The centre is open to all employees of the prison, including their friends and family and people from the local community. The ULRs are competent in providing IAG, although this is mainly provided by the full-time staff of the centre. Where they can't facilitate the needs of learners, they signpost and arrange with external providers. The experiences reported by learners were all positive, with the literacy, numeracy and IT courses being viewed as particularly beneficial. In particular, demand for basic IT learning has been driven by the introduction of a new electronic system for scheduling hours and booking holidays.
'If I hadn't been able to learn my computer skills here I wouldn't have even been able to book a holiday!' (IT Learner)
Learning for basic skills in literacy and numeracy is flexible to fit around the varied shift patterns of prison staff. While this learning is generally not regarded as job related, and so must be completed in the learners' own time, there are instances where the training manager has authorised paid time-off for this type of learning, where it is seen as providing added value to the organisation. The lower level positions in the prison are changing and involve an increasing amount of record keeping and form filling, so the basic skills learning on offer is helping these employees to keep up to speed with their ever developing roles, and giving them the opportunity to progress in the organisation.
'The literacy and numeracy I have done helps me do my job quicker and better, and now I have the skills to move up to Officer level.' (Literacy & Numeracy Learner)
Business value and sustainability
It is acknowledged that without the ULF funding the centre would not have opened, and without some continued contribution it would be difficult to sustain at current capacity. In order to prepare for this the prison is working with the local Chamber of Commerce and trying to build links with the wider business community to bring in money from external sources.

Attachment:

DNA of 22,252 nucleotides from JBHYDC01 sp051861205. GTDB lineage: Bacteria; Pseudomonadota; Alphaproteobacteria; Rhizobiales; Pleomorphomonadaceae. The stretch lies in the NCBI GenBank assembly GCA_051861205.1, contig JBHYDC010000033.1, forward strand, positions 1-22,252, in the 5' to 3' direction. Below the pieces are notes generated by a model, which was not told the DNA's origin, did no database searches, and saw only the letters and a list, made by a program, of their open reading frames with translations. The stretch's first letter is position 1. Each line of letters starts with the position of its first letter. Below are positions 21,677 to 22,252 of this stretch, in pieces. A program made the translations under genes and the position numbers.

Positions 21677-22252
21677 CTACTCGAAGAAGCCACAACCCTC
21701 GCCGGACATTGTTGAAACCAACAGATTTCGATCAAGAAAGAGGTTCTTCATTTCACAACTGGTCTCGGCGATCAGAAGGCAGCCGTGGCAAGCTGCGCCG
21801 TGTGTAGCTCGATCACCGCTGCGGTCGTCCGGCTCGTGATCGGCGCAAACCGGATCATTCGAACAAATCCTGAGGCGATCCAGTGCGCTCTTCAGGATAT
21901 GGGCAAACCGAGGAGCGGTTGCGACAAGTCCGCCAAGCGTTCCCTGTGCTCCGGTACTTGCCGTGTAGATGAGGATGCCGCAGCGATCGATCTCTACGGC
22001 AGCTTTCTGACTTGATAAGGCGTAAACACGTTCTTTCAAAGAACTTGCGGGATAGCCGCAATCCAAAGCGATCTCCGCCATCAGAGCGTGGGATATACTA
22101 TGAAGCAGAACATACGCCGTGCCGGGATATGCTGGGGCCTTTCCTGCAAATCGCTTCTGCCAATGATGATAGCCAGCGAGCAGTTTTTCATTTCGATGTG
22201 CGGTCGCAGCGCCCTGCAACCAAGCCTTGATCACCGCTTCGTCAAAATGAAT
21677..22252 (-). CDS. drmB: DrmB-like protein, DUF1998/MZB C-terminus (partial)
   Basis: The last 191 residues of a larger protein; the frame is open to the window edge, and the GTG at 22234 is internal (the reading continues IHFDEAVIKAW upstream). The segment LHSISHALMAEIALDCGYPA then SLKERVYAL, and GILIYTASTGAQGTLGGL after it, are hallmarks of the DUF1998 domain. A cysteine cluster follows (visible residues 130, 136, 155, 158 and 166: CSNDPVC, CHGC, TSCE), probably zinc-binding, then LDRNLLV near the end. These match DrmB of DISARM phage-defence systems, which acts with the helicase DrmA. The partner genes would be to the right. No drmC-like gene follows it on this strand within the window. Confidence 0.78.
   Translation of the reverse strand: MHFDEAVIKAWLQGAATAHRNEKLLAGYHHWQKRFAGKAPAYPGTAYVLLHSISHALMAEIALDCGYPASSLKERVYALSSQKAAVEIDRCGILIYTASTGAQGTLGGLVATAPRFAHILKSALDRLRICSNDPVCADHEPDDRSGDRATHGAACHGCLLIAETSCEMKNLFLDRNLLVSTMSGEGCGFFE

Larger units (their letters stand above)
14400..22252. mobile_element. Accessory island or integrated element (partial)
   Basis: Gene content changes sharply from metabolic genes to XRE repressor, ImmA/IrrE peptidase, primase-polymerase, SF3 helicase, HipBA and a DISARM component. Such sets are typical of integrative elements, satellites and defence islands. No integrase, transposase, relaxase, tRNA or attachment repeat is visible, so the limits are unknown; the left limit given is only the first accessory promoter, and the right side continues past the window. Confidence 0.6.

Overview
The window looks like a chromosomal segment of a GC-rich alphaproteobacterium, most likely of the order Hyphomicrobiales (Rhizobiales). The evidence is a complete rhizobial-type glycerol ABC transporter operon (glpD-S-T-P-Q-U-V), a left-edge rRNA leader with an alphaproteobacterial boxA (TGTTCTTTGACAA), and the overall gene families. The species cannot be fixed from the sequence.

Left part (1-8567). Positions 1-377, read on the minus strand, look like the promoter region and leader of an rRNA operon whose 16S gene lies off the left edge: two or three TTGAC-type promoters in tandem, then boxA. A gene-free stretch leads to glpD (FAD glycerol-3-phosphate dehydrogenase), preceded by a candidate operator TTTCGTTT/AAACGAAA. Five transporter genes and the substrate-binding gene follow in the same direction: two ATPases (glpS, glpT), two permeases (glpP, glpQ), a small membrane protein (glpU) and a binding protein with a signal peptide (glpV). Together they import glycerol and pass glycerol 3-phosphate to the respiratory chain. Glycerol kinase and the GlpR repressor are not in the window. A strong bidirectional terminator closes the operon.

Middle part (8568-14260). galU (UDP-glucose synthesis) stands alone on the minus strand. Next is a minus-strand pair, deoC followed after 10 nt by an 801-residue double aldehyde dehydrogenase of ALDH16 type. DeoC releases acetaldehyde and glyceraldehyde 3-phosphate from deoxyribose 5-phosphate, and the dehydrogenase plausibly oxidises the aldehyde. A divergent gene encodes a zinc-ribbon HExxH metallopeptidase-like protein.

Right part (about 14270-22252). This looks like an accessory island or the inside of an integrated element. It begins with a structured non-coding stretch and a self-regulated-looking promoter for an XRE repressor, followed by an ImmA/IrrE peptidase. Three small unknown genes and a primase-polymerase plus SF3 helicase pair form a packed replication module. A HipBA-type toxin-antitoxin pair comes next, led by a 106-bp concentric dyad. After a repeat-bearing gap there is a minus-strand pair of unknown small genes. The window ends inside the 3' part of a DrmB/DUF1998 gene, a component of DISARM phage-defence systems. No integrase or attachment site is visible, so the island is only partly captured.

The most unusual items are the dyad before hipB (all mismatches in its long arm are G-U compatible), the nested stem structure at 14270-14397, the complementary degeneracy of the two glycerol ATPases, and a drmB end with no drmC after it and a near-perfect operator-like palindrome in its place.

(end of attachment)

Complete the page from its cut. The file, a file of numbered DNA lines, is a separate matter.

An agreement has recently been made with a local Tesco store for the learning centre to provide SfL courses for its staff. The intention is now to roll that out nationally in a formal agreement with all 11 POA learning centres.
The real determinant of sustainability lies in the value of the learning centre to the organisation:
'The union funds gave it a push, but a lot of the learning work is necessary to the prison now, so it should be sustainable'. (Head of Learning & Skills)
The SfL courses have reportedly improved the efficient running of the prison in terms of paperwork and communication. The amount of form-filling in the job for prison officers and associated staff has increased in recent years, and this is now done better and faster as a result of the literacy provision. These learning needs were found as a result of the initial SfL assessments, demonstrating that some staff were not entirely capable of performing some of their day-to-day tasks. Furthermore, the prison has recently implemented a new IT system, and, in training staff to use it, IT learning needs have become evident. The learning centre has been of value in up-skilling staff in ICT to the level required for this new prison IT facility.